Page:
Deleter’s Zweite Komposition EP

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A follow up to their earlier EP, Komposition, Minneapolis based post-punk group, Deleter, releases their delightfully Deutsch follow up, Zweite Komposition, today. The four song effort revels in purposeful and crafted noise, loud hooks, and a vibrant, warm hue. The music oscillates between slower, funky grooves and noisy outbursts with some sustained ferociousness.

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Videos to End a Busy Week

No cd review as this week, as it’s been a busy one. Between a weirdly busy work week and prepping for a big show tonight, we didn’t sit down and dig into a full album, but we did check out some exciting submissions that came our way.

Slim Twig – ‘Hover On A Sliver (Repulsion Revisited)’

A bouncy keyboard ostinato wonderfully contrasts with some horror movie strings and a dreamy refrain in a video that does an equally amazing job of contrasting dark and light.

Astronauts – ‘In My Direction’

A slow-but-steady walk through city and country are the focus of this mellow, but slowly driving track from Astronauts.

Droning on About Eric and Magill

He Can Jog

Just yesterday we posted a review of In This Light, the new album from dream-pop duo, Eric and Magill. Today, we’ve got a great ambient remix of some of their earlier work by another admirable Milwaukee musician, He Can Jog. The remix, much like He Can Jog’s original music, drones beautifully on amidst occasional glitchy interruptions and static bursts, with only occasional identifiable instruments and voices. It’s perfection.

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Eric and Magill’s “In This Light”

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The duo of Ryan Weber and Eric Osterman met in Milwaukee, one branched off to travel the world in the Peace Corp, and the other relocated to New York. Now both stateside, they’re split between New York and L.A., and cozy, little, lonely Milwaukee is sitting between them. Yet, through a collaborative, cross-continental partnership, they still managed to record In this Light, an excellent little dream pop album.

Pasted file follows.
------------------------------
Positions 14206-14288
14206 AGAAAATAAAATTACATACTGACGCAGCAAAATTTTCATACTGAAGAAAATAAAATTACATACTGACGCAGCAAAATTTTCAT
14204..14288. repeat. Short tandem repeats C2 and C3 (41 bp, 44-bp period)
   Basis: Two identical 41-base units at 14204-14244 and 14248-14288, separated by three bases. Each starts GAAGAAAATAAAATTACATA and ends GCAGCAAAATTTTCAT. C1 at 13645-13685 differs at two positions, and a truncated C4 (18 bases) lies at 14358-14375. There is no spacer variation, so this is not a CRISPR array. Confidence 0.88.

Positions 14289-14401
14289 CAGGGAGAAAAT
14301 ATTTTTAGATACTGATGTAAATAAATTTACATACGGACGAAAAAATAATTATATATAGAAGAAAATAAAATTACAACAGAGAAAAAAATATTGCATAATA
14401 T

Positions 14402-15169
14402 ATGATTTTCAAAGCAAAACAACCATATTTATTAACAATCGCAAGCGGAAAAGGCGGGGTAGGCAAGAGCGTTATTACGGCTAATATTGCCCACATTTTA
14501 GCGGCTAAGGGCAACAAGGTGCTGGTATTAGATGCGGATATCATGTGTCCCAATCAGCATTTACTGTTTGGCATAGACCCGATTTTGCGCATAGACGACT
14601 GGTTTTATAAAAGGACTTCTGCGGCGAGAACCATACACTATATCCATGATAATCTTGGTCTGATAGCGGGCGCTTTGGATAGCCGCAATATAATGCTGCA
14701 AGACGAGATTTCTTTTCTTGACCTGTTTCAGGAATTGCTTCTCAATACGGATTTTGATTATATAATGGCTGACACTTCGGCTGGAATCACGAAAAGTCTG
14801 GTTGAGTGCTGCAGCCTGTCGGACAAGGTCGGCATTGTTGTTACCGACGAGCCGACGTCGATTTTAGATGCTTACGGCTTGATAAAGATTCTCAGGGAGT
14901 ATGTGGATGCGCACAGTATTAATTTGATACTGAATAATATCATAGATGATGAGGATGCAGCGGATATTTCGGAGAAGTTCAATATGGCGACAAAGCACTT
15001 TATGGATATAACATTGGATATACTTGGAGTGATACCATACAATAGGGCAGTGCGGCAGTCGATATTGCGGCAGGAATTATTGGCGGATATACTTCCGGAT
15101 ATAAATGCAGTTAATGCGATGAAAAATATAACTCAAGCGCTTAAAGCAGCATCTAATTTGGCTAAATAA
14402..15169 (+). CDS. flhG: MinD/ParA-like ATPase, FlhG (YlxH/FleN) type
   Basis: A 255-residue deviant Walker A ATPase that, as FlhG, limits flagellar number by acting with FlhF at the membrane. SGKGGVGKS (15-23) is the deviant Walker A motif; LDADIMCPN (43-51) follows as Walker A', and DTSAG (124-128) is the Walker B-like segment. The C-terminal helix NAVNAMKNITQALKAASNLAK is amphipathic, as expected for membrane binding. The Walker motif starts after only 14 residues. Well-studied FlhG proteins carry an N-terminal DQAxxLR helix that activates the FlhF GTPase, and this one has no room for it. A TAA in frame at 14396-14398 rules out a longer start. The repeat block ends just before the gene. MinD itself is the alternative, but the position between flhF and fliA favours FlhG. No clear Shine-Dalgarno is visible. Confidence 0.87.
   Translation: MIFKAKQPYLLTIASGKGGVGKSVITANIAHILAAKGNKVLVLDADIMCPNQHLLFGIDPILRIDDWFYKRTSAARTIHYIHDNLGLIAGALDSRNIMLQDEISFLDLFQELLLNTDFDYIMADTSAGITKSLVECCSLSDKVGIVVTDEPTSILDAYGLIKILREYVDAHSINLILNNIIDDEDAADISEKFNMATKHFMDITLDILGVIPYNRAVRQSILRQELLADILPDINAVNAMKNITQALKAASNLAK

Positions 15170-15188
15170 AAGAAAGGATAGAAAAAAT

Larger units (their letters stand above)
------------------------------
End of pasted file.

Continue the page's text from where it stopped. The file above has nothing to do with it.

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Apples, Oranges, and Pears – Tour Financials with Pomplamoose and Direct Hit

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Earlier this week, indy multi-instrumental duo Pomplamoose published an incredible insight into the financial realities of touring with a band, highlighting some great ticket and merch sales, but ultimately showing that income did not exceed costs, resulting in an $11,819 loss. Three days later, Nick Woods of Milwaukee-based pop-punk band, Direct Hit!, seethed over this and wrote a response, proving that one does not need to lose money on tour by breaking down his band’s profitable $1,132, 37 day tour. At Those Who Dig we of course read Pomplamoose’s original story, and knew a response like Direct Hit!’s was coming. In the spirit of our few rules for judging music, we asked ourselves what point these bands really were making, and whether they succeeded in their arguments.

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Enjoy the Journey with Firestations’ “Never Closer”

fire stations

Some stories take a while to tell and some journeys take a while to complete. Firestations‘ Never Closer takes a while, but is worth every minute. The band, a London five-piece that includes members of Astronauts, Dark Captain, Quickspace and Left With Pictures, recorded most of the album to 8 track tape over five summer days, and spent another few months putting on finishing touches at their home studio. A fun journey from start to finish, it begins with “French Caves”, and you can practically see a hazy sunset on the horizon as the song’s mostly gentle wash contrasts with a more pointed bridge.

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Bleak and Beautiful – Low Country Hill

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Let’s talk about the weather. It’s only mid-November, and the Those Who Dig crew is already digging out from their first snowfall and struggling with biting colds. In truth, we secretly love it, as cold weather is a great excuse for warm, whiskey drinks and your new favorite winter album, Low Country Hill‘s debut, self-titled release.

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